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Tracking system changes see small uptick in COVID cases in region

A switch to a new provincial system for tracking instances of COVID-19 is at least partly responsible for a small uptick in cases over the past week.

How cases are reported has been altered as Waterloo Region Public Health adopted the new province-wide system. Where numbers once reflected cases in the catchment area, for instance, the new method assigns numbers based on a person’s home address. In the region, that meant four extra cases on the rolls.

“Previously, we had reported all cases where we were the health unit responsible for case management. Moving forward, we will be reporting cases where we are the diagnosing health unit based on their primary address or the address on their health card, even though the case management may be completed by another health unit,” explained medical officer of health Dr. Hsiu-Li Wang during a video briefing Tuesday.

“We have seen a slight increase in the average number of new cases reported per week, compared to when we experienced the lowest number of new cases per week, a couple of weeks ago. This is what we thought we might see with our community entering stage 3 and increased numbers of people out and about,” she added, attributing some of the increase to COVID-19 fatigue.

Overall, there were 40 active cases at midweek, part of a total of 1,433 since the virus was first detected in the region back in March. Of the cases to date, 1,274 have been resolved, a clearance rate of 89 per cent.

There have been 119 fatalities, a number unchanged from last week’s update.

As part of the system overhaul, the ages of those afflicted with the virus are being broken down into more categories. What was once “under 20” is now “10-19 years of age” and “under 9.” On the other end, “80-plus” is now “80-89” and “90-plus.” New figures show those in their 20s represent the largest number of cases at 223, followed closely by those in their 50s at 220.

In recent weeks, new cases have been found in the younger demographics, those people who are more likely to venture out as more parts of the economy open up.

While there is more going on, the region reports fewer calls for enforcement, where the focus has been on public health activity.

“We have noticed a trend of things starting to plateau and even go down in [terms] of these calls,” said Public Health spokesperson Julie Kalbfleisch

From August 10 to 16, there were 32 complaints, three of which required site visits and the other required education and follow-up with the individuals. Regarding facial coverings, there were 36 inquires, all of which saw education and follow-up provided. No tickets were issued in any of the instances reported.

High on Public Health’s agenda is preparing for back-to-school time, with 20 new nurses expected to help with the situation. With some 200 schools in the region, that’s one nurse for every 10 schools. With only four weeks until the date of return (September 8), interviewing processes have begun to fill in these positions.

In Waterloo Region District School Board locations, all students will now be required to wear facial coverings despite provincial guidance require mandatory masks for Grade 4 students and up, a move endorsed by Wang, who encourages the Catholic board to follow suit.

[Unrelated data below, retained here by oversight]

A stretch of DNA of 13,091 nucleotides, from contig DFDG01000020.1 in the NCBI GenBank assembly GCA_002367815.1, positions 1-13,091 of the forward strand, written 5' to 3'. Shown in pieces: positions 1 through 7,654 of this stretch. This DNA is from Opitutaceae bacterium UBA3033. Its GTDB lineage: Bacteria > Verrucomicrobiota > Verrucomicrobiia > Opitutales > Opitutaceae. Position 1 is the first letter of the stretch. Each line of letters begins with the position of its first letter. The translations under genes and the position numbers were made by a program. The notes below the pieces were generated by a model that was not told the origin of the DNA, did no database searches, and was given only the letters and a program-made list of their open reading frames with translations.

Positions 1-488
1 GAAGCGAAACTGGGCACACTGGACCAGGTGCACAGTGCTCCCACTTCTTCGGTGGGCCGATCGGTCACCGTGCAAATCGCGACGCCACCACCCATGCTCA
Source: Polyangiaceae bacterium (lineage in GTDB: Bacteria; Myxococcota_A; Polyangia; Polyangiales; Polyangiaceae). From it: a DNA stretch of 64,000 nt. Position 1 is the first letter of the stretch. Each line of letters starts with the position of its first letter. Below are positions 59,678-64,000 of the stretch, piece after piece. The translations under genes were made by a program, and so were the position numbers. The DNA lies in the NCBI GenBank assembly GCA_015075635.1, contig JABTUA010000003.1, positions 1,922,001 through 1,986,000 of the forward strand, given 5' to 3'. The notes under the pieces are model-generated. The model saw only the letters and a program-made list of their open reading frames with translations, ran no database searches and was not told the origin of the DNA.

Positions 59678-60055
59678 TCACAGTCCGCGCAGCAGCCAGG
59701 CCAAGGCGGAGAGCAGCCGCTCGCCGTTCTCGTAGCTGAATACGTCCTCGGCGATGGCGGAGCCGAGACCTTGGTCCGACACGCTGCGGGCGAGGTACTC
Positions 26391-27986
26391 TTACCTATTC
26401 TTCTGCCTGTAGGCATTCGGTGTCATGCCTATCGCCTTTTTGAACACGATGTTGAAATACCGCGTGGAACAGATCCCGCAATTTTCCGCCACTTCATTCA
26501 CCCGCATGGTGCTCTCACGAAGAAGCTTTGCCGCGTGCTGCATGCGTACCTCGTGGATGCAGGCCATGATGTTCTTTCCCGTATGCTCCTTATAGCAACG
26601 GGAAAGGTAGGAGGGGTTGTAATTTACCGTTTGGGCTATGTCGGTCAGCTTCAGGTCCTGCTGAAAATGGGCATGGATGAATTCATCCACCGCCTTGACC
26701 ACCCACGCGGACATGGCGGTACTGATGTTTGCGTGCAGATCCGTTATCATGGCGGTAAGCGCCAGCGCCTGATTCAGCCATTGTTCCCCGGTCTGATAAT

Wang noted guidance on when to keep children home when displaying symptoms of the virus is currently being prepared by the Ministry of Health, hopefully bringing more clarity to parents.

“We used to in our culture… ‘be strong,’ so to speak, and go to work or school if we were not feeling well. We need to really change our mindset as we live with COVID, that it’s better for us, it’s better for all of our community if we actually do not try and tough it through. If we, on the other hand, have a low bar for deciding, ‘no, you know what, we’re not going to go to work, we’re not going to go to school, because we could have something and could spread it to others.’

“So if we have any potential concern about that, we should stay at home. We should seek testing and stay at home,” she stressed.

Following COVID-19 prevention methods remain as important as ever, even though many of us are experiencing COVID fatigue, Wang added.

“I understand the issue of fatigue. I don’t have any magical solutions, but I know that when it becomes part of our daily routine to put in place those practices, it becomes easier for us to just do them without thinking,” she said. “I’m encouraging everyone to… think about those measures of physical distancing, masking, and staying at home if you have any signs, getting tested if you think you could be getting ill.”

In neighbouring Wellington-Dufferin-Guelph, the numbers continue to remain lower, as they have throughout the crisis. Public Health there made masks mandatory in mid-June.

The area reports 16  active cases, and 543 cases to date. Of those, 490  have been resolved showing a recovery rate of 90.2 per cent. There have been 37 deaths in the catchment area.

The Ministry of Health reported 40,870 cases of the novel coronavirus in Ontario on Wednesday. There have been 2,793 deaths attributed to the virus, representing a mortality rate of 6.9 per cent. The ministry reports 37,126 cases (90.8 per cent) have been resolved.

The latest numbers from Health Canada show 123,154 confirmed cases of COVID-19 nationwide, with 9,045 related deaths, a mortality rate of 7.3 per cent.

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